I’m Leigh and I’m a completely clueless sewing newbie. I’ve decided to start a blog to chart my attempts to teach myself what I’m doing and so that I can hopefully look back in the future and see how far I’ve come. I also really love reading sewing blogs and would like to become a part of the online sewing community, I’m hoping I’ll get up the bottle to start commenting on other blogs any day now – such a wimp.
I started sewing in March, after umming and ahhing over buying a sewing machine for about a year. I finally cracked and bought myself a basic sewing machine (Janome SMD1000). At this point my entire sewing experience amounted to following some lines on a piece of paper with an unthreaded machine when I was 11 so I wasn’t that optimistic about my sewing ability. But I’ve since made an envelope back cushion, a simple elasticated waist skirt (with awesome raccoons on it it) and two dresses – a By Hand London Anna and a Simplicity 2444.
Fitting is where I’m having my biggest problem as I appear to have the body of a monster. I’m short (5’2”) with small boobs and a thick waist, so I’ve had to learn quite quickly how to make adjustments or grade between sizes. But of course I have no idea what I’m doing. For my Anna dress I think I made 5 toiles and I still have changes to make before I make my next version.
Firstly I made a straight size 16 based on my waist measurement and I was drowning in fabric and being garrotted. Not even knowing that a SBA (that’s a Small Bust Adjustment for fellow floundering sewers) was a thing at this point I had the idea of talking out some of the length between my boobs and shoulders. I pinned it out and it made a big difference so I altered my pattern pieces and made a second toile(/muslin if you prefer). Which was better but still had a lot of extra fabric around my bust and shoulders.
By now I’d learned that a SBA was a thing, just not how the hell to do one on the Anna dress. All of the tutorials I could find were for bodices with a waist dart and a bust dart. Eventually I found this tutorial from Emily at Belgian Seams, which was really helpful and I hacked into my pattern pieces once more and whipped up a third toile.
Cue a MUCH better fit at the front but lots of bunching at the back of my armpits – if that makes any sense – and no one wants baggy armpits. Google helped me discover a narrow back/shoulder adjustment and I bodged one of them and made another toile. I was almost happy with this one but the shoulders were sitting a bit wide so I narrowed the neckline at the front and back and made my last toile.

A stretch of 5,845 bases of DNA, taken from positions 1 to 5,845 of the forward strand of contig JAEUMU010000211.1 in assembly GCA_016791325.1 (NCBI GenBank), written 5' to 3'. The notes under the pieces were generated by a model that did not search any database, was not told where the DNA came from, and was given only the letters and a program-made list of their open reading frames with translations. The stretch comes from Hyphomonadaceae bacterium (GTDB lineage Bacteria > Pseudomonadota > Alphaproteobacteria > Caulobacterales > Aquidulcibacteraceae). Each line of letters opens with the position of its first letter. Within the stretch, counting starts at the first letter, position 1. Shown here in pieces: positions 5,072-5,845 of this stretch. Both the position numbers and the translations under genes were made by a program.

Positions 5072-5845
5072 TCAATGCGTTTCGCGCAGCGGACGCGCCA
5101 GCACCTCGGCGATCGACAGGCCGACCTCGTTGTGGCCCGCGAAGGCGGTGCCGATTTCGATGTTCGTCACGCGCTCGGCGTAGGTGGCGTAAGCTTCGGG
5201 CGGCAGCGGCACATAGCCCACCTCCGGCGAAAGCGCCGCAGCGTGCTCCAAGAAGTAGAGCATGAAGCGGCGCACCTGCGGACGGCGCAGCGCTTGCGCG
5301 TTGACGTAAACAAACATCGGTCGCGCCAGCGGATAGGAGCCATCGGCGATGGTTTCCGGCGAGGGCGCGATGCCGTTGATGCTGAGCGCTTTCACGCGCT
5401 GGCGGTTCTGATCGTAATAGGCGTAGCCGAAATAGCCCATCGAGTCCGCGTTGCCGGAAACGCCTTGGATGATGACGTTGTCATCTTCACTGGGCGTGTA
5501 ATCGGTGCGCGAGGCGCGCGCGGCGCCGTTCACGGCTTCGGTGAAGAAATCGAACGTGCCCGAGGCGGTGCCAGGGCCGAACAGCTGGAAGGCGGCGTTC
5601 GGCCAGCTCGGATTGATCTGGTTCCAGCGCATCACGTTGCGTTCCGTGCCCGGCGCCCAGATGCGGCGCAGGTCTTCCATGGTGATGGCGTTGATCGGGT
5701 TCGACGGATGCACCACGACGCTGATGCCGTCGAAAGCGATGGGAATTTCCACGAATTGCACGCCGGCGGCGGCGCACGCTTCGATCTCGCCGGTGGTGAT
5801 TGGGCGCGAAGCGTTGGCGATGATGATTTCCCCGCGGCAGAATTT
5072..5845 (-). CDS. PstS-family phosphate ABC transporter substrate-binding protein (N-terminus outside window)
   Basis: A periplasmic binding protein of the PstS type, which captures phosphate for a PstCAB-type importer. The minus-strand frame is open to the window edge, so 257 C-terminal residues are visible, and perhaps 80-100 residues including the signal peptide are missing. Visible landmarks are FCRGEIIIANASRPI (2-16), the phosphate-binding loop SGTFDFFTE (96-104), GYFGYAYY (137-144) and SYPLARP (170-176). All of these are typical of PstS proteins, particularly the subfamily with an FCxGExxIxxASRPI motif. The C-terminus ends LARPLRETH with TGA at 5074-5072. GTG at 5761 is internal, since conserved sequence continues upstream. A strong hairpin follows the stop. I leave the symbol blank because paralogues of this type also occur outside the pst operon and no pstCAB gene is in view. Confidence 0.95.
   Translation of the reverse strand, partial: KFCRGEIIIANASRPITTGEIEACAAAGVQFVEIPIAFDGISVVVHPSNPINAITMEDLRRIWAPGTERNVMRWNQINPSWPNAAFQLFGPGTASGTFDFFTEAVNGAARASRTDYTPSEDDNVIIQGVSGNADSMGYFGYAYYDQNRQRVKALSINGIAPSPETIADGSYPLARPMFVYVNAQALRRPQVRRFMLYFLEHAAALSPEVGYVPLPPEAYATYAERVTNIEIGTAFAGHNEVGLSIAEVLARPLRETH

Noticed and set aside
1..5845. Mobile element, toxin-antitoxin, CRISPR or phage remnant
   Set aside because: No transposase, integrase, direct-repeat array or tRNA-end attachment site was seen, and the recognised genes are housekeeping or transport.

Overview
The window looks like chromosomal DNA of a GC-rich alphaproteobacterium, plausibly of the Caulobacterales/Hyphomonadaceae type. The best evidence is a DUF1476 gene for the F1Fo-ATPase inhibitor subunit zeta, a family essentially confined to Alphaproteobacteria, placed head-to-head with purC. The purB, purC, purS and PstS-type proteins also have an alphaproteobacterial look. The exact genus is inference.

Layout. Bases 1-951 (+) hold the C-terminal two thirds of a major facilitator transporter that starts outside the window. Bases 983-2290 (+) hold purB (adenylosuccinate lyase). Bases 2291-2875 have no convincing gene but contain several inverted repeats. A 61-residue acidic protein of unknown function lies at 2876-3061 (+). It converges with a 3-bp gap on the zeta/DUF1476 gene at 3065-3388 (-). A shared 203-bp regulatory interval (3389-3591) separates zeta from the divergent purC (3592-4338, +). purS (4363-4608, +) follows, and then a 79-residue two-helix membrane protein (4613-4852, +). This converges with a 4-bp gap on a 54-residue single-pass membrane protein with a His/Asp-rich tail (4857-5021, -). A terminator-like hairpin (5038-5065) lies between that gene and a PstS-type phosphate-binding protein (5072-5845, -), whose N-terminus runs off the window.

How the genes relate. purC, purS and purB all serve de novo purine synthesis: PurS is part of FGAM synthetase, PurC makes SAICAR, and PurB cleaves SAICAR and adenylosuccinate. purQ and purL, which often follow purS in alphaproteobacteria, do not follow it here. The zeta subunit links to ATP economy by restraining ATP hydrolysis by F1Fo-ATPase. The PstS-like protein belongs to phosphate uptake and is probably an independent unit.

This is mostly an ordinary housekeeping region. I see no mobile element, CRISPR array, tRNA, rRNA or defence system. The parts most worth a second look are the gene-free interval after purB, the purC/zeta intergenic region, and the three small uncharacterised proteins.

Finally happy/sick of toiles I cut into my red shirting and knocked up a dress. I used french seams throughout and a zig zag stitch on the edge of my facing as I don’t have an overlocker and didn’t even have pinking shears at this point. I really love french seams.
It’s riddled with mistakes. I spent ages making sure the waist seam lined up at the zip and ended up getting it way out when I actually sewed the blinkin’ thing. I could/should have unpicked it and redone it but I decided I didn’t care enough (it was late). I loved it anyway until I got a friend at work to take a couple of photos of me in it and noticed that weird pull going from the bottom of one of my boobs up towards the top of the other. I didn’t have it on the final toile so I can only assume that it’s something I messed up in the construction causing it rather than a fit issue.
I’m not entirely happy with the fit now either though. The waist is too high and I think the armholes come up a bit short. I also read a comment on a blog post discussing darts that said pull lines from the top of the dart to the side seams are a sign that the darts are finishing too high and I have some of them – I think. So I think the solution might be to re-add the length that I took out after my first toile. That would lower the waist, extend the armholes and mean that the darts are finishing slightly lower.
So yeah, that’s me and my first shoddy dress. I’m hoping that my second Anna – a maxi length floral version – will work out better.